The most influential Megatrends set to shape the world through 2030, identified by Euromonitor International, help businesses better anticipate market developments and lead change for their industries.Learn More
Boston has a large pool of highly skilled employees. 51% of Boston’s adult population (aged 15+) held a higher education degree in 2016, against 35% elsewhere in the country. Consequently, Boston enjoyed a 29% premium in labour productivity over other parts of the US. The highly productive business services category accounted for 24% of employment in Boston in 2016, versus 18% in the rest of US.
Reflecting the higher labour productivity in the city and higher labour force participation rate (82% of the 15-64 year age segment, versus 74% in the rest of the US in 2016), households in Boston had on average 40% higher annual disposable incomes than in other parts of the US.
Compared to the rest of the US, an average household in Boston spent 30% more on consumer items (excluding housing and transport) in 2016. Proportionally, per household expenditure on education in Boston (3.0% of total expenditure in 2016) was higher than in other parts of the US, (2.3%) because the city is a major centre for higher education. Healthcare expenditure was also proportionally higher (23% of total expenditure in Boston, versus 22% elsewhere in the US). Boston was ranked as the seventh best place for medical care in the US in 2016.
In contrast, average household consumer expenditure on housing and transport in the city was only 18% greater than in the rest of the US in 2016, making Boston a rather affordable city, given the income advantage. In particular, Boston is not as car-reliant as some other metropolises in the country, which drives down transport expenditure.
With total GDP of USD414 billion in 2016, Boston is North America’s ninth largest metropolis. Its economy was, however, four times smaller than that of New York, while also lagging behind those of Los Angeles and Chicago, which boasted GDPs of USD960 billion and USD660 billion, respectively, in the same year. Nonetheless, GDP per capita in Boston was USD86,900 in 2016, 53% greater than the average across the rest of the US, and was surpassed by only San Francisco (with a GDP per capita of USD97,200) among the key American metropolises.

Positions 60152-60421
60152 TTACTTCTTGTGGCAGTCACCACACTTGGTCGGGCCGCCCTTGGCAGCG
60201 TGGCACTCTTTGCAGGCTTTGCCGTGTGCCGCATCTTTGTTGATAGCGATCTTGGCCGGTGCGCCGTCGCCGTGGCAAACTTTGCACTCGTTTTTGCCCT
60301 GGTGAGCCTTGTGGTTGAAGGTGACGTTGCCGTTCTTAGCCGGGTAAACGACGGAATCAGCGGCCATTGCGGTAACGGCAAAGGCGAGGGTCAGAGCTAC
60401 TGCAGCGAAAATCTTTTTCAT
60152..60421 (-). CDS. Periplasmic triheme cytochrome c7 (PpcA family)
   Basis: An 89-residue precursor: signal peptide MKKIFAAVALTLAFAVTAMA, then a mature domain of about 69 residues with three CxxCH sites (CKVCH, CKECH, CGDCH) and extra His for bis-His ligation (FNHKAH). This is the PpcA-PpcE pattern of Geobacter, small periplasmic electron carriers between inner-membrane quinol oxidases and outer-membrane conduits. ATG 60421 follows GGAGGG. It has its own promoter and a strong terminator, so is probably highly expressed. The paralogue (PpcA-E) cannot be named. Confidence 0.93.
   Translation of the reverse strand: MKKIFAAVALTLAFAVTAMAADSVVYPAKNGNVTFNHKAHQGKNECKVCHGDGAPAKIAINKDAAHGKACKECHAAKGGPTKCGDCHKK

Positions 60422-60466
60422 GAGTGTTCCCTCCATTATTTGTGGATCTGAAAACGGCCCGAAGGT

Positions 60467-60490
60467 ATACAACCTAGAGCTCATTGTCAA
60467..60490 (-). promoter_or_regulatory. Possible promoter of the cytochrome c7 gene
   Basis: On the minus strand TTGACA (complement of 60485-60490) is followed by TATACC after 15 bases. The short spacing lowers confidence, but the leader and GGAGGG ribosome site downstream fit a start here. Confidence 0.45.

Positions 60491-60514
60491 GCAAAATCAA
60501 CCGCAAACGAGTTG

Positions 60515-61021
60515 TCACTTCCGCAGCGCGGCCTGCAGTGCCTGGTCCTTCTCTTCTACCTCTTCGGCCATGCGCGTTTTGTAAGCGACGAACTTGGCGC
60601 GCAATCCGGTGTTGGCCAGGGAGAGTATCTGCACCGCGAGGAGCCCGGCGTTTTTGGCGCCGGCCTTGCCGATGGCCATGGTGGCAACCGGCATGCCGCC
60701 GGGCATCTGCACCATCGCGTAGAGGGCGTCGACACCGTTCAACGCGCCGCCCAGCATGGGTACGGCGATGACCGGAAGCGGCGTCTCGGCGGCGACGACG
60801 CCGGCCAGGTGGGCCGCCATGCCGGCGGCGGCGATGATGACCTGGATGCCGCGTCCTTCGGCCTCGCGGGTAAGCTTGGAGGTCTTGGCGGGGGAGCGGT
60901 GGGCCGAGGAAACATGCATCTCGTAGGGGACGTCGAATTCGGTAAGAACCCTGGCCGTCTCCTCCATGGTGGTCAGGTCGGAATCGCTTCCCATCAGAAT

Boston is ageing, in line with the overall US trend. The demographic segment aged 65+ years experienced 18% growth over 2011-2016, which was much faster than the 1.7% expansion of the working age (15-64 years) segment. Meanwhile, the number of children (0-14 years) contracted by 1.2% over the same period. Compared to the rest of the US, the proportion of the population accounted for by children is lower than average in Boston (17% of the total population, versus 19% elsewhere in the US), while the share of the 65+ aged population is the same (15%).
Source: Euromonitor International
As of 2016, average disposable income per household in Boston, of USD156,000, was 40% greater than in other parts of the country. The primary reason for this difference is the 29% higher labour productivity in Boston. The labour force participation rate in Boston, at 82% of the (15-64) working age population in 2016 versus 74% elsewhere in the US, contributed significantly as well.